Hayswood Theatre counts on The Count
‘Dracula,’ perennial favorite of the stage, will be bringing his supernaturally light step to Hayswood Theatre in Corydon this weekend. The cast includes veterans and newcomers in the roles of Bram Stoker’s enduring characters which seem to become more mysterious and authentic with age.
Fresh face Pascalle Ballard is Lucy Seward, a young woman doomed by the timeless script to be afflicted each fall with a mysterious anemia when the curtain rises. Her father, Dr. Seward (Charlie Swarens), the physician in charge of a sanitarium near London, calls on an old friend, Dr. Van Helsing (Ray Robinson), a specialist in obscure diseases, to help solve the mystery of Lucy’s illness. Swarens and Robinson are fixtures of Hayswood.
Through countless productions of ‘Dracula’ and readings of Stoker’s work, Van Helsing has educated the masses in the appetites, strengths and vulnerabilities of vampires. His character’s combination of science and superstition, and his disciplined application of both faith and fact, have made him an inspirational representation of the positive.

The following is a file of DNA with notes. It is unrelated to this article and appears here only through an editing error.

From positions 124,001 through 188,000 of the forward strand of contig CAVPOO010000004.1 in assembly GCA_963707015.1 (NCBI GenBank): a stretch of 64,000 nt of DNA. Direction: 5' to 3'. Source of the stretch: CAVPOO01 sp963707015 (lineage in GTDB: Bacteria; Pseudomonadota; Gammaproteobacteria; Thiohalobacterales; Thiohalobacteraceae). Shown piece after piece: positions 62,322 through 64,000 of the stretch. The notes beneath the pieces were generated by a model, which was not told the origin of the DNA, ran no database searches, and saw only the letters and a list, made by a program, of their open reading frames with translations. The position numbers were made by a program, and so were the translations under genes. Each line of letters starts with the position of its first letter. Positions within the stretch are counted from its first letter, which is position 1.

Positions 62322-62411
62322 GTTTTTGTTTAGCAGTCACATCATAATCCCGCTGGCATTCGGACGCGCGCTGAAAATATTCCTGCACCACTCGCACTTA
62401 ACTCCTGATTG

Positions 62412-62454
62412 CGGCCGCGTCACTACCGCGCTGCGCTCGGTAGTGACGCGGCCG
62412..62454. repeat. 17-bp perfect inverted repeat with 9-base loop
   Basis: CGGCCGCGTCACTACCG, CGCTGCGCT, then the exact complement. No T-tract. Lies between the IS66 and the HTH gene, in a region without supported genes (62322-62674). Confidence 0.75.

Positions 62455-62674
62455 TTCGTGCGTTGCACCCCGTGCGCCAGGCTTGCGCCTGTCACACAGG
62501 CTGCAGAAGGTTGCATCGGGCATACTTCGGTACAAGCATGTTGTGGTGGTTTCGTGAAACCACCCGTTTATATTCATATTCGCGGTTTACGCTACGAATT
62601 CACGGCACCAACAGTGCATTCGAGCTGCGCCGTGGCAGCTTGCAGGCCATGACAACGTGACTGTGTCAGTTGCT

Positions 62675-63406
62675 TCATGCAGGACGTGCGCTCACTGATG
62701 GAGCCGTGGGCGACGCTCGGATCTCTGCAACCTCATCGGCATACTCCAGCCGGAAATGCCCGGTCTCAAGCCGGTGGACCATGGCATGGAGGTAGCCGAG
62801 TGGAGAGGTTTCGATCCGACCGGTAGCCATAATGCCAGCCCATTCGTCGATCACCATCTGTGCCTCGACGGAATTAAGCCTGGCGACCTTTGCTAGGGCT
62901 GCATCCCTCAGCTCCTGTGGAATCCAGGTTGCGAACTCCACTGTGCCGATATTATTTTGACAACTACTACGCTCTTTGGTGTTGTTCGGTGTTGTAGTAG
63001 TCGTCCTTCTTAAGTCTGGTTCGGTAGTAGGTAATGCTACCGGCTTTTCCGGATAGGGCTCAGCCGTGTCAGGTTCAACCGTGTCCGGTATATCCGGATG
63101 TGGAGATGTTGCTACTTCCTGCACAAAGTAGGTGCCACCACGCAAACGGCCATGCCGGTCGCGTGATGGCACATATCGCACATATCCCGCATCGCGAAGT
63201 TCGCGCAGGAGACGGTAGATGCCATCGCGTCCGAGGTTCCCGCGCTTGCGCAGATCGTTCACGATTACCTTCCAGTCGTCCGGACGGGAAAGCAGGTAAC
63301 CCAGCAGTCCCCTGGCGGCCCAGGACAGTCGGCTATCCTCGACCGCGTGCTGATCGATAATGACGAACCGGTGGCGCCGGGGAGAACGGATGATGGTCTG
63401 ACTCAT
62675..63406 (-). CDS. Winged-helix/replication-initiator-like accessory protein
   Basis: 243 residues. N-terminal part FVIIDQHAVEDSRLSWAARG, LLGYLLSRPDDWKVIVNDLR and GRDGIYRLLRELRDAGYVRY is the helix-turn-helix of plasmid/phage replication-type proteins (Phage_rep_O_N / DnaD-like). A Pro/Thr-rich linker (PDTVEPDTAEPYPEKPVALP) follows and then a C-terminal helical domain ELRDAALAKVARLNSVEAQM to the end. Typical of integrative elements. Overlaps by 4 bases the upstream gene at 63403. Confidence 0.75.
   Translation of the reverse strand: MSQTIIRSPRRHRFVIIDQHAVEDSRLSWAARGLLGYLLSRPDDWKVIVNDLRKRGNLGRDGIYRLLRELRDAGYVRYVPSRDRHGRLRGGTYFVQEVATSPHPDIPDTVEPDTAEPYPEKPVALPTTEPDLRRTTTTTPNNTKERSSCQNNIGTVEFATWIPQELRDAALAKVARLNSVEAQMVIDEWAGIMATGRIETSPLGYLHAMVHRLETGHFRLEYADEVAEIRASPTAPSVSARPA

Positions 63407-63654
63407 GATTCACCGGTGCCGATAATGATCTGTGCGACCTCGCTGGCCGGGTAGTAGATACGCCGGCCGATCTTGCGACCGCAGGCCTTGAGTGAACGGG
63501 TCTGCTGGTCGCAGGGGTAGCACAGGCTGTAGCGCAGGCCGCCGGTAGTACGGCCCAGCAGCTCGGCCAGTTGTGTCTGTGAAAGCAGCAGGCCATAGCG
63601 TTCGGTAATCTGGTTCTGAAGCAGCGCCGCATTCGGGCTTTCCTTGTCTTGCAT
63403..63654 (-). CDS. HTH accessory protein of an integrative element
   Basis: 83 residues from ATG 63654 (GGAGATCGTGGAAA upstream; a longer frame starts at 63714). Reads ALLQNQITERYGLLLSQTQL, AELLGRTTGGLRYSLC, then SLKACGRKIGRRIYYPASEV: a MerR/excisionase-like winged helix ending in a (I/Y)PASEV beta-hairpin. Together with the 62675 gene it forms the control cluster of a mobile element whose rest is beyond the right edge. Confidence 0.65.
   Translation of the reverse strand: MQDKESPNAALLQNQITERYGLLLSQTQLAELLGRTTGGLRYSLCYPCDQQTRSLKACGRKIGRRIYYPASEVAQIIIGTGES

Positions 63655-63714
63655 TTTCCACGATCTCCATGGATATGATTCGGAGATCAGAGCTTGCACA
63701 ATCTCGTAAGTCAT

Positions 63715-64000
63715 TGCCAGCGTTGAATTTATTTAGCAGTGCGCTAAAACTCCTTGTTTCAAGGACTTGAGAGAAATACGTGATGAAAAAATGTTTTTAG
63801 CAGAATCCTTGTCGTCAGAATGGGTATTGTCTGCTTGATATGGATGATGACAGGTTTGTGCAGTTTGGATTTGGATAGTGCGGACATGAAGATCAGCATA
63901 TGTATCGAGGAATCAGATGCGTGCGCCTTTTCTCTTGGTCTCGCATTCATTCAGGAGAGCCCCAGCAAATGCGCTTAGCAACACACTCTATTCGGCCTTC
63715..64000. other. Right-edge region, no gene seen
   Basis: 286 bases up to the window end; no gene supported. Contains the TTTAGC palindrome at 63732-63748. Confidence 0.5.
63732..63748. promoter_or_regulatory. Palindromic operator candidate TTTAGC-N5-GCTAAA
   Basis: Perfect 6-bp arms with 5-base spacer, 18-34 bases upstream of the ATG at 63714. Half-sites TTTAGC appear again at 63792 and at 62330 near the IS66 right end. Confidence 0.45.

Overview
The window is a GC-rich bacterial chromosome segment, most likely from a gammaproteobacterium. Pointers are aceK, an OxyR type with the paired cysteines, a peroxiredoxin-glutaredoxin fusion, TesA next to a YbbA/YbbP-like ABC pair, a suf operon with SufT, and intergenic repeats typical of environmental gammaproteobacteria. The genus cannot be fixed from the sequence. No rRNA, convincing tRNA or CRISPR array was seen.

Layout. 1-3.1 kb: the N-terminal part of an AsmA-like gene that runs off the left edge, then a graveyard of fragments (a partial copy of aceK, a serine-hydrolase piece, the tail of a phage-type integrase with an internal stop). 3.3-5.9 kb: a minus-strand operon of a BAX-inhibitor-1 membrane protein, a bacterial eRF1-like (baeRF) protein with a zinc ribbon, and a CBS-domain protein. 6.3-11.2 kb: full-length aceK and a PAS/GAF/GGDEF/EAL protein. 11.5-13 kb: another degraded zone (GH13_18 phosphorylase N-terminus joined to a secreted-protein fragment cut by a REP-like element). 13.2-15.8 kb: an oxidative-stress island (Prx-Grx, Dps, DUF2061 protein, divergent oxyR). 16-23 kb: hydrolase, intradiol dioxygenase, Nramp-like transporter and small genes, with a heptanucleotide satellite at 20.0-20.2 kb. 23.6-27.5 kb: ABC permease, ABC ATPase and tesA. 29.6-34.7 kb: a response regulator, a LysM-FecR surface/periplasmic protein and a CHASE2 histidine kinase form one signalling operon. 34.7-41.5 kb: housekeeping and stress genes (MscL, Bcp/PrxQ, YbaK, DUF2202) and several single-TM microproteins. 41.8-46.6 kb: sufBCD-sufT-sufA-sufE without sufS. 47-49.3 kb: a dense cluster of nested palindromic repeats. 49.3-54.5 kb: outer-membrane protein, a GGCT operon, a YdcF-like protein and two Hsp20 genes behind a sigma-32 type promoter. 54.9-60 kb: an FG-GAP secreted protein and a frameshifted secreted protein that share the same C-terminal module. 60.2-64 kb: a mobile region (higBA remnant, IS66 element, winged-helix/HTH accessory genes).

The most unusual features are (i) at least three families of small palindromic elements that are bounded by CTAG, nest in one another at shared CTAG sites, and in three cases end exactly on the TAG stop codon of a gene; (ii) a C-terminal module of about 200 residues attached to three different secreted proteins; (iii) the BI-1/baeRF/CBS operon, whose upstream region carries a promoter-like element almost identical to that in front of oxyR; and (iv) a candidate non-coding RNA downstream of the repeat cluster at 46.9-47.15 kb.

Van Helsing suspects Lucy’s illness is the work of a vampire, a creature who according to legend is an ugly soul, grave-bound by day but capable of wandering the earth at night to sustain its life with the blood of innocent victims.
And so the vampire hunters set out, aided by John Harker (Corey Long), Lucy’s beloved, to destroy Dracula (veteran Greg Bone) and stop him from stealing Lucy’s soul and the show.
One can hardly forget the supporting cast which in some cases, like that of the elusive and allusive inmate Renfield (Tyler Patterson), are as ominous as the Count. His care is an unfortunate task for the attendant (Joseph Proctor) for not even walls can contain Renfield.
A maid (Christol Sweeney-Smith) with secrets of her own, and strange creatures (Lorna-Mae Ward as Mina; Shelley Hanaver & Stephanie Hoehn as Brides of Dracula) that roam the night provide the nails in the coffin of a cast you can’t keep a lid on.
The production marks the Hayswood directorial debut of Ellen Hanaver and 18-year-old Stephen Glaspie.
Hanaver is the drama coach at Corydon Central High School. She has assisted with the drama program for five years and took the helm last year. Glaspie is a CCHS senior and drama student, and he has performed in several Hayswood productions.
‘Dracula’ opens Friday night at 7:30, and will be given Saturday at 7:30 and Sunday at 2 p.m. The same schedule will be followed the second weekend.
Tickets are $10 for adults and $8 for senior citizens and children under 12. For reservations, call Magdelena’s Restaurant at 738-8075.